The competitors were all male, competing in both singles and doubles. Not long after, women's singles and women's doubles and mixed doubles also became a part of the growing annual tradition. The very first Men's champion was Richard D. Sears. He went on to dominate the tennis world for the next six years. Clarence Clark and W.F. Taylor took the first doubles title. In 1887, the first US Women's National Singles Championship was held at the Philadelphia Cricket Club, and was won by Ellen Hansell. After seven years at Newport , the Championships began to tour the country at nine different venues. Until 1911 a challenge round was used, whereby the defending champion automatically qualified for the next year's final. This challenge round was abolished in 1920, and the knockout system that we know today was employed.
When the five major championships were fused in 1968, it marked the beginning of the Open Era at the West Side Tennis Club in Forest Hills, Queens , New York . The prize money offered totaled $100,000, and was shared between 96 men and 63 women who competed. In 1970, US Open was the first tennis tournament to introduce the tie-breaking system. The introduction of the Open era created the modern event as we know it today .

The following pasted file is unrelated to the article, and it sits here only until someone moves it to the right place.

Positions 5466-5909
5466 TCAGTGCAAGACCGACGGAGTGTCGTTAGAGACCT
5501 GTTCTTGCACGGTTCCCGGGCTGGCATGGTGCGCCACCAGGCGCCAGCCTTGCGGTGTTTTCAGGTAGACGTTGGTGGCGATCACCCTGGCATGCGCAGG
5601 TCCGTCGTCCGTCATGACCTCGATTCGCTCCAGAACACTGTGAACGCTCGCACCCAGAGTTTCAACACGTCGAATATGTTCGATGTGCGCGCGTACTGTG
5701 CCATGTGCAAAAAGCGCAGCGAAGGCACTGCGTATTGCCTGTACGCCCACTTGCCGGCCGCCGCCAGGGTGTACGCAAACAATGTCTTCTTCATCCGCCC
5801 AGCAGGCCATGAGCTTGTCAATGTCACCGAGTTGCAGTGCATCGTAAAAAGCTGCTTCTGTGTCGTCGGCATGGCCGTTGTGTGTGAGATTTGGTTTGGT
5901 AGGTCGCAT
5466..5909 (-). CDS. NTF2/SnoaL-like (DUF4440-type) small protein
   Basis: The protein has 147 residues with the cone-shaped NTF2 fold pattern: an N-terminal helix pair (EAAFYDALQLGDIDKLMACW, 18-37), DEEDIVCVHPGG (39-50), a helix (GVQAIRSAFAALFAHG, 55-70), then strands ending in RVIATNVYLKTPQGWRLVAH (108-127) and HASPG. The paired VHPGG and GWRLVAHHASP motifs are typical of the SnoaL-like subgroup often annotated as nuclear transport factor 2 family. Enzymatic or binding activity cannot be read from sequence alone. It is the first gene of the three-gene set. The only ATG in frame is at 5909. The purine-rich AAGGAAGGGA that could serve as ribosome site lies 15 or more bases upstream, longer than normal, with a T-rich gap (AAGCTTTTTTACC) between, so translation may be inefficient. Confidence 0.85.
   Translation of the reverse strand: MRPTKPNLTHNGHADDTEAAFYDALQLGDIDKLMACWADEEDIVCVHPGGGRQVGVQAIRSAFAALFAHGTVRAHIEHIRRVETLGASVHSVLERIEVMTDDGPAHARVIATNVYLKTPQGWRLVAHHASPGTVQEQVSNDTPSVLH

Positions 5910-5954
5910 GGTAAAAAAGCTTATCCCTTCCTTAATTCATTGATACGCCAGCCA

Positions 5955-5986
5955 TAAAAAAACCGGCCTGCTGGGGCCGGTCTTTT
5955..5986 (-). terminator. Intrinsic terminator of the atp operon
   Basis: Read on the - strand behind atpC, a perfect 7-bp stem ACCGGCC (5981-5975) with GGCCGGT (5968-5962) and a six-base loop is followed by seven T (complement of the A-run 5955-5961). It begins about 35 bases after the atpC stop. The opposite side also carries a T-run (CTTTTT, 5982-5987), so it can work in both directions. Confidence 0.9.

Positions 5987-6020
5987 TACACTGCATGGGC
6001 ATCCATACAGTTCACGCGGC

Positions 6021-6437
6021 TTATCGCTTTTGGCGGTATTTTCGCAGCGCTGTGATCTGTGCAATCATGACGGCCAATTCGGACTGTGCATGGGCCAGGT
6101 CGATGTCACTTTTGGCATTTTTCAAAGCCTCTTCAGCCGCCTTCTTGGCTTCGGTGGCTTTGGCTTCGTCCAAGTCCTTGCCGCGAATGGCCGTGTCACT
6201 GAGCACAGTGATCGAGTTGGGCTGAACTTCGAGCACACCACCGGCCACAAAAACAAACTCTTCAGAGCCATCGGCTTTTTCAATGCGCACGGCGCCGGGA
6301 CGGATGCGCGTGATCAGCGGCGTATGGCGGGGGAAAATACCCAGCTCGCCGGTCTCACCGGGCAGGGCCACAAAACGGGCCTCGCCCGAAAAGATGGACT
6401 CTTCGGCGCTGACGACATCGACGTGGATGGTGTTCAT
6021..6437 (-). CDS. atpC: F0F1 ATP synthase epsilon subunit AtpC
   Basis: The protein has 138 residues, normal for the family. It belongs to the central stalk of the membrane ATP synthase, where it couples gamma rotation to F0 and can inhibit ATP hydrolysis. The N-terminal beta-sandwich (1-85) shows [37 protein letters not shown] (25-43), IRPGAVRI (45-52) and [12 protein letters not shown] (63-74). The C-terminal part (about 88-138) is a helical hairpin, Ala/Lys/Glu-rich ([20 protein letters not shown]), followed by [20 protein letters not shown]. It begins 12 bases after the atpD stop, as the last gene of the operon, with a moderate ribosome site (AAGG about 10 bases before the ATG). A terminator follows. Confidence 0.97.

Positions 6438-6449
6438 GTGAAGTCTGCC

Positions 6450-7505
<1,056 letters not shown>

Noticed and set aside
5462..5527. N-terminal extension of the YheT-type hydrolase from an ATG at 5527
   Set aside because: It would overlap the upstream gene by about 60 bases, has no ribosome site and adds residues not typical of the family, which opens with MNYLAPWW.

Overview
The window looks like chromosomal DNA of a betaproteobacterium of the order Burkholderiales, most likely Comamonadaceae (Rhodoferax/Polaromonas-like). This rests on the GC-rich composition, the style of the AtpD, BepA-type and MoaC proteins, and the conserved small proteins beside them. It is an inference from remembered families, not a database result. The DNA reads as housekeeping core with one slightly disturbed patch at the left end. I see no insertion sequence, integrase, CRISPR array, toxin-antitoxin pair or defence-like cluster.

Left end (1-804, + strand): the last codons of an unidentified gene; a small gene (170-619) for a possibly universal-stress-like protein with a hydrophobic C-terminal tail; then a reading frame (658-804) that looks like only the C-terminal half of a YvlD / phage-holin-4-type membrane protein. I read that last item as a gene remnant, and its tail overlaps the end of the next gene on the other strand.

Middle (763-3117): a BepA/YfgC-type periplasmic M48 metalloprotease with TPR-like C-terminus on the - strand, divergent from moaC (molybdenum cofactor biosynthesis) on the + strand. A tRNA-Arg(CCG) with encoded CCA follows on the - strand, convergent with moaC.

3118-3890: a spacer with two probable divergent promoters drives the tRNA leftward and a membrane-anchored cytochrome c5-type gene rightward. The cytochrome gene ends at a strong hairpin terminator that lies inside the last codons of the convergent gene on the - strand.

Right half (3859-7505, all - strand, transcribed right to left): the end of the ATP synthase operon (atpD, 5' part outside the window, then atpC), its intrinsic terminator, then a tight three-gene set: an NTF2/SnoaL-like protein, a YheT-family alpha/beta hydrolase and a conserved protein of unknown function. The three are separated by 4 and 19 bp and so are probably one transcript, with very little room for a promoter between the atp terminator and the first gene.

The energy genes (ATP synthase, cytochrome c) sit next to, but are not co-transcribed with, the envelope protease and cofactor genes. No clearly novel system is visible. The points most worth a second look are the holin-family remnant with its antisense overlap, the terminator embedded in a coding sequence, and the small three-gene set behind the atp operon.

The late 70's and early 80's was a golden age for the Americans, with home favorites John McEnroe and Jimmy Connors winning seven consecutive titles between them. The women's game was subjugated by Billie Jean King, Chris Evert and Martina Navratilova who have won fourteen titles between them over two decades. A new breed of tennis conquerors rose to the scenario in early 90's. Legendary Pete Sampras and Andre Agassi had several memorable duals on the court. Monica Seles, Lindsay Davenport and the Williams Sisters took the reins of Ladies events. Now in Flushing Meadows and celebrating its 123 rd year, the event has emerged into the richest professional tennis event in the world open to amateurs and professionals.